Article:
Suppose for a minute—which is about 59 seconds too long, but that’s for another column—that global warming poses an imminent threat to the survival of our species. Suppose, too, that the best solution involves a helium balloon, several miles of garden hose and a harmless stream of sulfur dioxide being pumped into the upper atmosphere, all at a cost of a single F-22 fighter jet. Good news, right? Maybe, but not if you’re Al Gore or one of his little helpers. The hose-in-the-sky approach to global warming is the brainchild of Intellectual Ventures, a Bellevue, Wash.-based firm founded by former Microsoft Chief Technology Officer Nathan Myhrvold. The basic idea is to engineer effects similar to those of the 1991 mega-eruption of Mt. Pinatubo in the Philippines, which spewed so much sulfuric ash into the stratosphere that it cooled the earth by about one degree Fahrenheit for a couple of years. Could it work? Mr. Myhrvold and his associates think it might, and they’re a smart bunch. Also smart are University of Chicago economist Steven Levitt and writer Stephen Dubner, whose delightful “SuperFreakonomics”—the sequel to their runaway 2005 bestseller “Freakonomics”—gives Myhrvold and Co. pride of place in their lengthy chapter on global warming. Not surprisingly, global warming fanatics are experiencing a Pinatubo-like eruption of their own. Mr. Gore, for instance, tells Messrs. Levitt and Dubner that the stratospheric sulfur solution is “nuts.” Former Clinton administration official Joe Romm, who edits the Climate Progress blog, accuses the authors of “[pushing] global cooling myths” and “sheer illogic.” The Union of Concerned Scientists faults the book for its “faulty statistics.” Never to be outdone, New York Times columnist Paul Krugman scores “SuperFreakonomics” for “grossly [misrepresenting] other peoples’ research, in both climate science and economics.” In fact, Messrs. Levitt and Dubner show every sign of being careful researchers, going so far as to send chapter drafts to their interviewees for comment prior to publication. Nor are they global warming “deniers,” insofar as they acknowledge that temperatures have risen by 1.3 degrees Fahrenheit over the past century. View Full Image Gloview Associated Press Gloview Gloview But when it comes to the religion of global warming—the First Commandment of which is Thou Shalt Not Call It A Religion—Messrs. Levitt and Dubner are grievous sinners. They point out that belching, flatulent cows are adding more greenhouse gases to the atmosphere than all SUVs combined. They note that sea levels will probably not rise much more than 18 inches by 2100, “less than the twice-daily tidal variation in most coastal locations.” They observe that “not only is carbon plainly not poisonous, but changes in carbon-dioxide levels don’t necessarily mirror human activity.” They quote Mr. Myhrvold as saying that Mr. Gore’s doomsday scenarios “don’t have any basis in physical reality in any reasonable time frame.” More subversively, they suggest that climatologists, like everyone else, respond to incentives in a way that shapes their conclusions. “The economic reality of research funding, rather than a disinterested and uncoordinated scientific consensus, leads the [climate] models to approximately match one another.” In other words, the herd-of-independent-minds phenomenon happens to scientists too and isn’t the sole province of painters, politicians and news anchors. But perhaps their biggest sin, which is also the central point of the chapter, is pointing out that seemingly insurmountable problems often have cheap and simple solutions. Hence world hunger was largely conquered not by a massive effort at population control, but by the development of new and sturdier strains of wheat and rice. Hence infection and mortality rates in hospitals declined dramatically as doctors began to appreciate the need to wash their hands. Hence, too, it may well be that global warming is best tackled with a variety of cheap fixes, if not by pumping SO2 into the stratosphere then perhaps by seeding more clouds over the ocean. Alternatively, as “SuperFreakonomics” suggests, we might be better off doing nothing until the state of technology can catch up to the scope of the problem. All these suggestions are, of course, horrifying to global warmists, who’d much prefer to spend in excess of a trillion dollars annually for the sake of reconceiving civilization as we know it, including not just what we drive or eat but how many children we have. And little wonder: As Newsweek’s Stefan Theil points out, “climate change is the greatest new public-spending project in decades.” Who, being a professional climatologist or EPA regulator, wouldn’t want a piece of that action? Part of the genius of Marxism, and a reason for its enduring appeal, is that it fed man’s neurotic fear of social catastrophe while providing an avenue for moral transcendence. It’s just the same with global warming, which is what makes the clear-eyed analysis in “SuperFreakonomics” so timely and important. (Now my sincere apologies to the authors for an endorsement that will surely give their critics another cartridge of ammunition.) Write to bstephens@wsj.com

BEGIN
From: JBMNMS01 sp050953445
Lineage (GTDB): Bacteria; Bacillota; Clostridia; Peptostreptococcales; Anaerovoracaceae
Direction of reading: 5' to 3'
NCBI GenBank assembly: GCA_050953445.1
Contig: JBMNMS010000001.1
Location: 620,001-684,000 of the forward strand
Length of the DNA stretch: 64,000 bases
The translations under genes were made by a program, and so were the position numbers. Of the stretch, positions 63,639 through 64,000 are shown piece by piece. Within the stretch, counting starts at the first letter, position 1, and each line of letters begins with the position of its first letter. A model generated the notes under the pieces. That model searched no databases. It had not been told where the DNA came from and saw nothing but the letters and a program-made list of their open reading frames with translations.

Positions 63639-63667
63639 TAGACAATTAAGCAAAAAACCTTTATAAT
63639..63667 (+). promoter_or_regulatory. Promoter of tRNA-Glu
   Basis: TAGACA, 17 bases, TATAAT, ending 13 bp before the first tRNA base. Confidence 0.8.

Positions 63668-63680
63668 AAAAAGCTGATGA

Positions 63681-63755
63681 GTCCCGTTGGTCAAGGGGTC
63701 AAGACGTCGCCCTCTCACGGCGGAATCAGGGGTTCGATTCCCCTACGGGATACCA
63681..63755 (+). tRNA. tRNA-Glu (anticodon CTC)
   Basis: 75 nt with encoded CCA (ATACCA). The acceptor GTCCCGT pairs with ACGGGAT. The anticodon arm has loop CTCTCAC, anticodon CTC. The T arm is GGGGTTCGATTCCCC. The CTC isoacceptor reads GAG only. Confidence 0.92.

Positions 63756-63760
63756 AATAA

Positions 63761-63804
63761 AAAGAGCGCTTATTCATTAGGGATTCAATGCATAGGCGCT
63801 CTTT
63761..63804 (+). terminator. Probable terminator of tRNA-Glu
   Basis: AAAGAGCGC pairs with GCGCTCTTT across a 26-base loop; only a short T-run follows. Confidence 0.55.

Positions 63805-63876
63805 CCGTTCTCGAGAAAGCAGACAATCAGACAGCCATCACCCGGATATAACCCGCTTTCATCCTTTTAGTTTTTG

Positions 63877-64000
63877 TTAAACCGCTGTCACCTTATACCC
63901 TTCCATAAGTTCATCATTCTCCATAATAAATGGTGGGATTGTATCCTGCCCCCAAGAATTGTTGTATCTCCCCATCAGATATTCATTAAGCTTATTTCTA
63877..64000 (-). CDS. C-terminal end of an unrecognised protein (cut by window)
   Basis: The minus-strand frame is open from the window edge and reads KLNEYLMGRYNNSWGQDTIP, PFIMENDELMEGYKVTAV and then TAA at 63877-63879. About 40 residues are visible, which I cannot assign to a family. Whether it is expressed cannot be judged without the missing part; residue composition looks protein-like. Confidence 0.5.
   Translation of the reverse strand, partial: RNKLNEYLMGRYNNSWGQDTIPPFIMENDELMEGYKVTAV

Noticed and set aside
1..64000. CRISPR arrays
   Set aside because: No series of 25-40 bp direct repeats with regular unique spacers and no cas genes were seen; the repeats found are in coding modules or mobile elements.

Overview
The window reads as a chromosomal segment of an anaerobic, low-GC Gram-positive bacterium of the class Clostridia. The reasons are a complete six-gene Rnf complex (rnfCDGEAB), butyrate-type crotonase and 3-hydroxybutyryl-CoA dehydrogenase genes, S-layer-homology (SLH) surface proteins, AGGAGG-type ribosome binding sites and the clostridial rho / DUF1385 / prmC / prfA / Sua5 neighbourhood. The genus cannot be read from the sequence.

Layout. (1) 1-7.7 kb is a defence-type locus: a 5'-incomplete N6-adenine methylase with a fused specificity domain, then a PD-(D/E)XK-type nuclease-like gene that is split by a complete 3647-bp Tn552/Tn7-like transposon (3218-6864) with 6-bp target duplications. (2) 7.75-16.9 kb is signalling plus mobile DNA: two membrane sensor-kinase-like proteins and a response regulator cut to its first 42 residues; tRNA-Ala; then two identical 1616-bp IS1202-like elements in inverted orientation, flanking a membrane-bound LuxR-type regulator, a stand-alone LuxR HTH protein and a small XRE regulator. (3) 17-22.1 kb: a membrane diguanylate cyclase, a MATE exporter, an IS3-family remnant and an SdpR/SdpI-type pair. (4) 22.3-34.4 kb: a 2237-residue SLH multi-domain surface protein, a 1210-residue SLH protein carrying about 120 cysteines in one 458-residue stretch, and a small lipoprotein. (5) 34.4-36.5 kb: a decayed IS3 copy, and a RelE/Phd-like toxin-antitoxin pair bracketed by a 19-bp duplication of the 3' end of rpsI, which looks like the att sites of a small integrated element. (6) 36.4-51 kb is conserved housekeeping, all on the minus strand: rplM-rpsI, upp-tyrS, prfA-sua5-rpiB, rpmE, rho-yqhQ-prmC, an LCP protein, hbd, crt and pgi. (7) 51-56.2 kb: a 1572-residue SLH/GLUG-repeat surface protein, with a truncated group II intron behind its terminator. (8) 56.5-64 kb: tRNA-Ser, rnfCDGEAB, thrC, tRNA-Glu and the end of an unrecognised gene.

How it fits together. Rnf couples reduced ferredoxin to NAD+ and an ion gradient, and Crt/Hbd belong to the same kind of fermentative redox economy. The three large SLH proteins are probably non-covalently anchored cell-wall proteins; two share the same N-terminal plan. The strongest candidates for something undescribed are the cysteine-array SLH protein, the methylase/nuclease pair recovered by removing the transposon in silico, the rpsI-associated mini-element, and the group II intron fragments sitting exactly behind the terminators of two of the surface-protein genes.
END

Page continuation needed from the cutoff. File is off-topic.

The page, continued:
The sky …

There are Images I need to complete my own reality.

~ Jim Morrison

The road goes places

I go with it

The river flows

I flow with it

My mind is numb

words can’t take shape

and give meaning

to the void

they just

float in the air

Its a starry night

I shout at the sky

my words come back

unheard

Vast and silent

the nothingness stares back at me

Its  haunting

as my frustration mounts

Is there anybody out there ?

I am tired of living

waking up

going

coming

thinking

working

sharing

caring

trying

hoping

I wish I could take my self away

from me

look at it from outside

so it starts making sense

But for now

I am sure

Its not this……It can’t be.